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Supreme Court’s Wayfair Decision Makes Waves

Posted by Jonathan Ciccotelli on Jun 22, 2018 11:37:08 AM

Physical Presence No Longer Required to Assess Sales Tax

Physical Presence No Longer Required to Assess Sales Tax

Yesterday, in a 5-4 vote, the US Supreme Court in South Dakota v. Wayfair ruled that states can begin collecting sales taxes from out-of-state merchants even when they don’t have a physical presence within the state.  The Court stated that “there is nothing unfair about requiring companies that avail themselves of the States’ benefits to bear an equal share of the burden of tax collection.  The judgement will impact sellers in every state across the nation and is estimated to generate between $8 billion and $23 billion a year in additional sales tax revenues. This ruling overturns the 1992 decision in Quill v. North Dakota, which had set a precedent to protect retailers’ out-of-state transactions from sales tax levies.

History on Quill v. North Dakota

The 1992 U.S. Supreme Court decision in Quill v. North Dakota introduced limitations on when sales tax could be assessed on out-of-state sellers. “Nexus” is a term that describes when a business should be subjected to the taxing laws of a certain jurisdiction. In Quill, the courts determined that for purposes of sales taxes, nexus could only be established if the out-of-state seller had a substantial physical presence in the state. Aside from having a business location within the state, substantial physical presence can be established when:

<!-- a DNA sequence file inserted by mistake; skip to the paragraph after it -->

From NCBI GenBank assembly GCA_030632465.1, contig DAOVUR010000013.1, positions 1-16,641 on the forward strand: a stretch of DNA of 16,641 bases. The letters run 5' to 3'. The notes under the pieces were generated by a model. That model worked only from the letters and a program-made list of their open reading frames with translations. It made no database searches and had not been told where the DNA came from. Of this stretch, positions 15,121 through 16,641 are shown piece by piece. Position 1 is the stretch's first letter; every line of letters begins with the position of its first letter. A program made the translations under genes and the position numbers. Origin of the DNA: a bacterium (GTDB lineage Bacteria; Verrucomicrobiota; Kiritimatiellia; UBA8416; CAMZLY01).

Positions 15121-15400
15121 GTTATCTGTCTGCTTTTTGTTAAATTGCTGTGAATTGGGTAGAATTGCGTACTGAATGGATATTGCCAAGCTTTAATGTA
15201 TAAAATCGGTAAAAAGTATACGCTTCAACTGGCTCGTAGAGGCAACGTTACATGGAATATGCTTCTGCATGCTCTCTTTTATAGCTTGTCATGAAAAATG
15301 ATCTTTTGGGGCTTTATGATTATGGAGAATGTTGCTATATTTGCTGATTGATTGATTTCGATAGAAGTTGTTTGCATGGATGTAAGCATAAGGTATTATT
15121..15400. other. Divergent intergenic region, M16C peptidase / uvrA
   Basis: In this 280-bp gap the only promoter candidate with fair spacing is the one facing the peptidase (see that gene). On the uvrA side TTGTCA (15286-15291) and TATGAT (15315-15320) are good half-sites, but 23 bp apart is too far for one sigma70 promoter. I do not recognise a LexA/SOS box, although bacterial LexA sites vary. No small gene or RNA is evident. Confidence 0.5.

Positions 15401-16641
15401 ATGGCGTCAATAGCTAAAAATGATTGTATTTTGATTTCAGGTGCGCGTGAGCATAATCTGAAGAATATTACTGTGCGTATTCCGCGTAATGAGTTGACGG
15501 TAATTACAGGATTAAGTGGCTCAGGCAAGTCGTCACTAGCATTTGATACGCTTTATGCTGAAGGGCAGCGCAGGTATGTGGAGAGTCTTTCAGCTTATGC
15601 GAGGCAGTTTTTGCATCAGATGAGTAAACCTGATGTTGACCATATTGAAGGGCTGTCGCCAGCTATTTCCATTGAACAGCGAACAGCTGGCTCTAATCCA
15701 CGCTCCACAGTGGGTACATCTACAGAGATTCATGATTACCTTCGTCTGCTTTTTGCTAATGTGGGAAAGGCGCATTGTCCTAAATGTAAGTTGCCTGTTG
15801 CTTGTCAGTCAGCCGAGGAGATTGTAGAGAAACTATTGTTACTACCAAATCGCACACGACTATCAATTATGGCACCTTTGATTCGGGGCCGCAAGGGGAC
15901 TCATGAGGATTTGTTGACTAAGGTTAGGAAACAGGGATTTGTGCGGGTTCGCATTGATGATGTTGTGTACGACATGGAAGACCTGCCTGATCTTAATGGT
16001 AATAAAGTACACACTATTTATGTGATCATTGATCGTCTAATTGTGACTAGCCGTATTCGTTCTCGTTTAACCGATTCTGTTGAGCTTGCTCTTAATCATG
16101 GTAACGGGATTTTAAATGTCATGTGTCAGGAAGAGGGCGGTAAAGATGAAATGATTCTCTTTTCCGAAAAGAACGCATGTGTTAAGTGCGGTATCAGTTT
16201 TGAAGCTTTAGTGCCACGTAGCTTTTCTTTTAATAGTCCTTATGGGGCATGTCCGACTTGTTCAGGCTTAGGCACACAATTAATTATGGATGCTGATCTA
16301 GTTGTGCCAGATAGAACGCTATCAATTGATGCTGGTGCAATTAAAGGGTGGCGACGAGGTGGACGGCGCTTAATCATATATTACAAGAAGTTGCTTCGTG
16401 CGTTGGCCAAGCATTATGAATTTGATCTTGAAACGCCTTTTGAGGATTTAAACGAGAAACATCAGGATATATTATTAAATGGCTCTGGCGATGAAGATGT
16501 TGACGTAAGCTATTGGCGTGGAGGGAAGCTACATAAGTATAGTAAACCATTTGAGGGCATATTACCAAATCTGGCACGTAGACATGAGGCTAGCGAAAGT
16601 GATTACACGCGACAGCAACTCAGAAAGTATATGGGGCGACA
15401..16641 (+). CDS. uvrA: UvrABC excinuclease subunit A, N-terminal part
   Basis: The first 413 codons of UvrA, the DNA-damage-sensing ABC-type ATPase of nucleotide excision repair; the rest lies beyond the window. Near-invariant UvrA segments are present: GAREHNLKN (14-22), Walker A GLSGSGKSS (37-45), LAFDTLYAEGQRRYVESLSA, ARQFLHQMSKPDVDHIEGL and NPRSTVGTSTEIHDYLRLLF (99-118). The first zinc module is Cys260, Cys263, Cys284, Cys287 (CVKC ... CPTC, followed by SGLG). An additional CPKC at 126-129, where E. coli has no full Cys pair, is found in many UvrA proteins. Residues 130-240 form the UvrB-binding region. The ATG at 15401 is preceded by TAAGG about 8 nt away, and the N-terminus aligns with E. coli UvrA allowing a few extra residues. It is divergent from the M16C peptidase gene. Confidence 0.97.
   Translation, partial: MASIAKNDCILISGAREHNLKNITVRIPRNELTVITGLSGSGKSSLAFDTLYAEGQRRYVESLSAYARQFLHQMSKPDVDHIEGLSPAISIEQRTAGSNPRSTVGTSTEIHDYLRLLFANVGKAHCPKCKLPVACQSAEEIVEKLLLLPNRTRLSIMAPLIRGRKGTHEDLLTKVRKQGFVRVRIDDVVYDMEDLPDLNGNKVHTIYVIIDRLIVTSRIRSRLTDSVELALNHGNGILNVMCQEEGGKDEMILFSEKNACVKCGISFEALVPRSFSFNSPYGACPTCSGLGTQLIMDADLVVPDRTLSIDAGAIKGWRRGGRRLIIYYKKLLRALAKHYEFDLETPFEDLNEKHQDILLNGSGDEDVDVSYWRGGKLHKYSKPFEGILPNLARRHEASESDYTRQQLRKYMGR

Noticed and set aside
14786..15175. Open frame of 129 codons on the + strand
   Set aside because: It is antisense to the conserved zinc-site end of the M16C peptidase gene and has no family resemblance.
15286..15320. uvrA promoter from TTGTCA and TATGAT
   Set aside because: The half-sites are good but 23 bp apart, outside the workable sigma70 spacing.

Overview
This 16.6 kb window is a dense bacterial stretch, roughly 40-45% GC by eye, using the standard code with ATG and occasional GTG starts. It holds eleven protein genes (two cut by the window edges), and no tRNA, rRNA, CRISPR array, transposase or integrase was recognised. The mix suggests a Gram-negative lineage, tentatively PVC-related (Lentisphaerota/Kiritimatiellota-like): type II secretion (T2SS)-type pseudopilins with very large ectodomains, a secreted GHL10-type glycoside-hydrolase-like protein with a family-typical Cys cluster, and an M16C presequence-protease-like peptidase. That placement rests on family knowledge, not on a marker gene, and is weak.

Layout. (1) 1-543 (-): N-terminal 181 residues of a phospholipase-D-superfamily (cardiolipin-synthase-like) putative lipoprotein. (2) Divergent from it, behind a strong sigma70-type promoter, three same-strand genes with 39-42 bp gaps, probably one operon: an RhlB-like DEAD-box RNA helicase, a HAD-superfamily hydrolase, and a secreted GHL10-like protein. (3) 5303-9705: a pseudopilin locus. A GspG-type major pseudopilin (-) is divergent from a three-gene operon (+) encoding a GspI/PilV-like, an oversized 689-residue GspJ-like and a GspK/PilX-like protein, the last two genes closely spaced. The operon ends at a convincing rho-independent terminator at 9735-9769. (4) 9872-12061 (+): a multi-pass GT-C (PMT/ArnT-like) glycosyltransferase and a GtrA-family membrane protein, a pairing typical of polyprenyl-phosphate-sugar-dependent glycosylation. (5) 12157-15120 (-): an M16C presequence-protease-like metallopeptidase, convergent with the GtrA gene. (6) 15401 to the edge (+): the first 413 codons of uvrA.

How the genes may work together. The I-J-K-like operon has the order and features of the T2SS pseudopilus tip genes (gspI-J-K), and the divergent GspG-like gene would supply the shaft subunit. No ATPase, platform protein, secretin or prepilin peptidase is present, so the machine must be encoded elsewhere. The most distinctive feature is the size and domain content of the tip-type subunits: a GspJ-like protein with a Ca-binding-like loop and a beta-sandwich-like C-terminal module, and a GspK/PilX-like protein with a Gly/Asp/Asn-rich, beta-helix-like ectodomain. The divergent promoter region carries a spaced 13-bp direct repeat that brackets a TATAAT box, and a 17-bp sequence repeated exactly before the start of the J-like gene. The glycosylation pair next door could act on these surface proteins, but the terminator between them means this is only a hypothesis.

• Traveling through the state regularly to deliver goods;
  • Storing merchandise within state borders; or
  • Visiting states to call on potential or existing customers.

In the Quill ruling, the Court justified its decision by citing the Dormant Commerce Clause, which is a legal doctrine extrapolated from the Constitution that prohibits states from interfering with interstate commerce. In this doctrine, it is understood that interstate commerce should only be overseen by the Federal government.

Quill’s Reach Has Been Challenged over the Years

The ripples caused by Quill were far-reaching. Seeing their potential for earning sales tax revenues from out-of-state sellers dwindle, many states hoped for its demise. As e-commerce businesses became more prevalent, states began testing the ruling. In 2016, for example, Alabama Rule 810-6-2-.90.03 established that any seller with “economic presence” in their state was required to collect and remit sales taxes. Later that same year, South Dakota passed Senate Bill 106 that stated out-of-state retailers would be required to collect sales taxes, regardless of physical presence, as long as they realized a certain volume or dollar value of sales within the state. These calculated changes to existing states laws have set the stage for Quill to be challenged at the Supreme Court level, as it was with South Dakota v. Wayfair.

Details on the Wayfair Decision